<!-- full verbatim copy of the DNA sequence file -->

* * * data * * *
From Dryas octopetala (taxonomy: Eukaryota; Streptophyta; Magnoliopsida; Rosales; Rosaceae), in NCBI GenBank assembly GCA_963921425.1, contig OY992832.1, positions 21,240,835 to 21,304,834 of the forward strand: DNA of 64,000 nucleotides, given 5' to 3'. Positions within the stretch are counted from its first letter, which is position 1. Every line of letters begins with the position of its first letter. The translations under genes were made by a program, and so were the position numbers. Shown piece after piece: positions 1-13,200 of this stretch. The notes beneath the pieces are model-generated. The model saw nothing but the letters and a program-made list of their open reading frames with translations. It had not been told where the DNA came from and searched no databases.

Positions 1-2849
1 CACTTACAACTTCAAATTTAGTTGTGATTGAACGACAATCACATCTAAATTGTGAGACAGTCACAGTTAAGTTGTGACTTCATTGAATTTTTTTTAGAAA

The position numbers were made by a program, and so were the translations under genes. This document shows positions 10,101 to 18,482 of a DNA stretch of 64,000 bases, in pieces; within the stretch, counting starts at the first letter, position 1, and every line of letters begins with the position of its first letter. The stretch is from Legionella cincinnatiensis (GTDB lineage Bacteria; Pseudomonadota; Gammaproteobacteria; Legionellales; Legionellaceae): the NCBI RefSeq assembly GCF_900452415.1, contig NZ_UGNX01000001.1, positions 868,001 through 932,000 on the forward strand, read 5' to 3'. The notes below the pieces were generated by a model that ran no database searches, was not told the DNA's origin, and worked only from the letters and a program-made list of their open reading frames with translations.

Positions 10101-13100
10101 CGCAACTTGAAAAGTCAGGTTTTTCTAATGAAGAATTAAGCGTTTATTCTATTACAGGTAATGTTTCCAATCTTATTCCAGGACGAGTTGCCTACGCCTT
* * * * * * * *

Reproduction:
From Dryas octopetala (taxonomy: Eukaryota; Streptophyta; Magnoliopsida; Rosales; Rosaceae), in NCBI GenBank assembly GCA_963921425.1, contig OY992832.1, positions 21,240,835 to 21,304,834 of the forward strand: DNA of 64,000 nucleotides, given 5' to 3'. Positions within the stretch are counted from its first letter, which is position 1. Every line of letters begins with the position of its first letter. The translations under genes were made by a program, and so were the position numbers. Shown piece after piece: positions 1-13,200 of this stretch. The notes beneath the pieces are model-generated. The model saw nothing but the letters and a program-made list of their open reading frames with translations. It had not been told where the DNA came from and searched no databases.

Positions 1-2849
1 CACTTACAACTTCAAATTTAGTTGTGATTGAACGACAATCACATCTAAATTGTGAGACAGTCACAGTTAAGTTGTGACTTCATTGAATTTTTTTTAGAAA

The position numbers were made by a program, and so were the translations under genes. This document shows positions 10,101 to 18,482 of a DNA stretch of 64,000 bases, in pieces; within the stretch, counting starts at the first letter, position 1, and every line of letters begins with the position of its first letter. The stretch is from Legionella cincinnatiensis (GTDB lineage Bacteria; Pseudomonadota; Gammaproteobacteria; Legionellales; Legionellaceae): the NCBI RefSeq assembly GCF_900452415.1, contig NZ_UGNX01000001.1, positions 868,001 through 932,000 on the forward strand, read 5' to 3'. The notes below the pieces were generated by a model that ran no database searches, was not told the DNA's origin, and worked only from the letters and a program-made list of their open reading frames with translations.

Positions 10101-13100
10101 CGCAACTTGAAAAGTCAGGTTTTTCTAATGAAGAATTAAGCGTTTATTCTATTACAGGTAATGTTTCCAATCTTATTCCAGGACGAGTTGCCTACGCCTT